Atlassian warns that Confluence zero-day is being exploited by hackers
Image: Atlassian, Pierre-Axel Cotteret
Jonathan Greig June 3, 2022

Atlassian warns that Confluence zero-day is being exploited by hackers

Atlassian warns that Confluence zero-day is being exploited by hackers

Update (2:01 pm EST): Atlassian has released a patch for the bug and said it has notified all potentially vulnerable customers of the fix.

Atlassian has warned its customers that hackers are exploiting a zero-day vulnerability in all supported versions of Confluence Server and Data Center.

A spokesperson for the Australia-based software firm told The Record that the bug – tagged as CVE-2022-26134 – does not yet have a patch. 

“We have contacted all potentially vulnerable customers directly to alert them of this vulnerability. Atlassian Engineering teams are actively working on a patch, and we will update our security advisory with an estimate for completion as soon as possible,” the spokesperson said. 

Atlassian was tight-lipped about the specifics of the critical unauthenticated remote code execution vulnerability in an effort to protect users while a patch is created. In its advisory on the issue, the company said a security fix will be “available for customer download within 24 hours (estimated time, by EOD June 3 PDT).”

The company suggested users restrict access to Confluence Server and Data Center instances from the internet or disable instances. For those unable to take these measures, Atlassian suggested implementing a Web Application Firewall rule which blocks URLs containing ${. 

Atlassian said the issue was discovered by security firm Volexity, which released its own blog about the vulnerability.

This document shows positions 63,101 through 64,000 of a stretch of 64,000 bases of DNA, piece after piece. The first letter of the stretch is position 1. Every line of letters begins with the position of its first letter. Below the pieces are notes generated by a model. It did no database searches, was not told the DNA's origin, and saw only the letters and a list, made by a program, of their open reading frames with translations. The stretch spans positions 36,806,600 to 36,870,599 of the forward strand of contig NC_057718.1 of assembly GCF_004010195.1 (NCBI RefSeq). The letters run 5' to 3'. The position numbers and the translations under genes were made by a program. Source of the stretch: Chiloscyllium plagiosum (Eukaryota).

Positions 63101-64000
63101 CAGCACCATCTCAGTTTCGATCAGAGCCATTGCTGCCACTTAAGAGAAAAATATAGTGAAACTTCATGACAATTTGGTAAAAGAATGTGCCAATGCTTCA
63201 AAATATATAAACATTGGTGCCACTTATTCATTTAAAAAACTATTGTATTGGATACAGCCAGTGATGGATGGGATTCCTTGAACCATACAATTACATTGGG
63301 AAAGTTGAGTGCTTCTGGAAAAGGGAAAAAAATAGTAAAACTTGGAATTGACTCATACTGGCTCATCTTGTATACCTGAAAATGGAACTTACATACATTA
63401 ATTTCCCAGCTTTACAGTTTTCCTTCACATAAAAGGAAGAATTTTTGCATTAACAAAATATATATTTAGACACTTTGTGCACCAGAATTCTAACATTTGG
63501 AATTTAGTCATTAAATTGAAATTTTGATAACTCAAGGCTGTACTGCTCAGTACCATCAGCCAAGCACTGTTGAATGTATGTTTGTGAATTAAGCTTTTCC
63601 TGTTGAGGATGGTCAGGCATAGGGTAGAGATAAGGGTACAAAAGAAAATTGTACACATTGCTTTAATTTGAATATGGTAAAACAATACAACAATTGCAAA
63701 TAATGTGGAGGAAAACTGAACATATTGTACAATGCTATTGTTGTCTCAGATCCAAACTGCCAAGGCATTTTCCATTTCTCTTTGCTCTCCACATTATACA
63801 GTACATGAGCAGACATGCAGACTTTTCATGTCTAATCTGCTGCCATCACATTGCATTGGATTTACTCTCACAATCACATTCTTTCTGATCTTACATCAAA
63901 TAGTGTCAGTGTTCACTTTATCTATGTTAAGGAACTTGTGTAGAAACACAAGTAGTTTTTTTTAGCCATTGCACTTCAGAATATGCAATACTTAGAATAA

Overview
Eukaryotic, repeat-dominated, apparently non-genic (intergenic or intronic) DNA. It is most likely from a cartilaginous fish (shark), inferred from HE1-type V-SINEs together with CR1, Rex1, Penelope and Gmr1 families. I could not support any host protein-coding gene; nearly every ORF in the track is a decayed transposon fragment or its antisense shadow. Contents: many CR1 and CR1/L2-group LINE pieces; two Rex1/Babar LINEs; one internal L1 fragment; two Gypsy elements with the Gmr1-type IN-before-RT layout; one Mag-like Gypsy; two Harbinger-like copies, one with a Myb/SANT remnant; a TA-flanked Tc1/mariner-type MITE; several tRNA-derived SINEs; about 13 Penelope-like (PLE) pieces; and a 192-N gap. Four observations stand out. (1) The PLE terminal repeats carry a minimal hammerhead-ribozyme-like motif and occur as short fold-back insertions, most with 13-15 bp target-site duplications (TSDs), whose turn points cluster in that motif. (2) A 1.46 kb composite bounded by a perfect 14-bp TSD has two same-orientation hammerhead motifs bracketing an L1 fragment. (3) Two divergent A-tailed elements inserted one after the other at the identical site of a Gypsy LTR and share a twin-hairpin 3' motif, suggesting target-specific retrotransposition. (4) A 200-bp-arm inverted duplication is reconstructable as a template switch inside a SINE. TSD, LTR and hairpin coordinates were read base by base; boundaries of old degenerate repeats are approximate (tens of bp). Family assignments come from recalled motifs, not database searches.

Volexity security researchers Andrew Case, Sean Koessel, Steven Adair and Thomas Lancaster said they conducted an incident response investigation over Memorial Day weekend that involved suspicious activity on two internet-facing web servers belonging to one of its customers that were running Atlassian Confluence Server software.

“After a thorough review of the collected data, Volexity was able to determine the server compromise stemmed from an attacker launching an exploit to achieve remote code execution. Volexity was subsequently able to recreate that exploit and identify a zero-day vulnerability impacting fully up-to-date versions of Confluence Server,” the company explained. 

They contacted Atlassian on May 31, and noted that it resembles “previous vulnerabilities that have also been exploited in order to gain remote code execution.”

Volexity said these brands of vulnerabilities are particularly dangerous because they allow attackers to execute commands and “gain full control of a vulnerable system without credentials as long as web requests can be made to the Confluence Server system.”

The attacker discovered by Volexity exploited the vulnerability and deployed a copy of BEHINDER, a popular web server implant that they said “provides very powerful capabilities to attackers, including memory-only webshells and built-in support for interaction with Meterpreter and Cobalt Strike.”

The Cybersecurity and Infrastructure Security Agency (CISA) released its own warning about the bug and immediately added it to its catalog of known exploited vulnerabilities

Jonathan has worked across the globe as a journalist since 2014. Before moving back to New York City, he worked for news outlets in South Africa, Jordan and Cambodia. He previously covered cybersecurity at ZDNet and TechRepublic.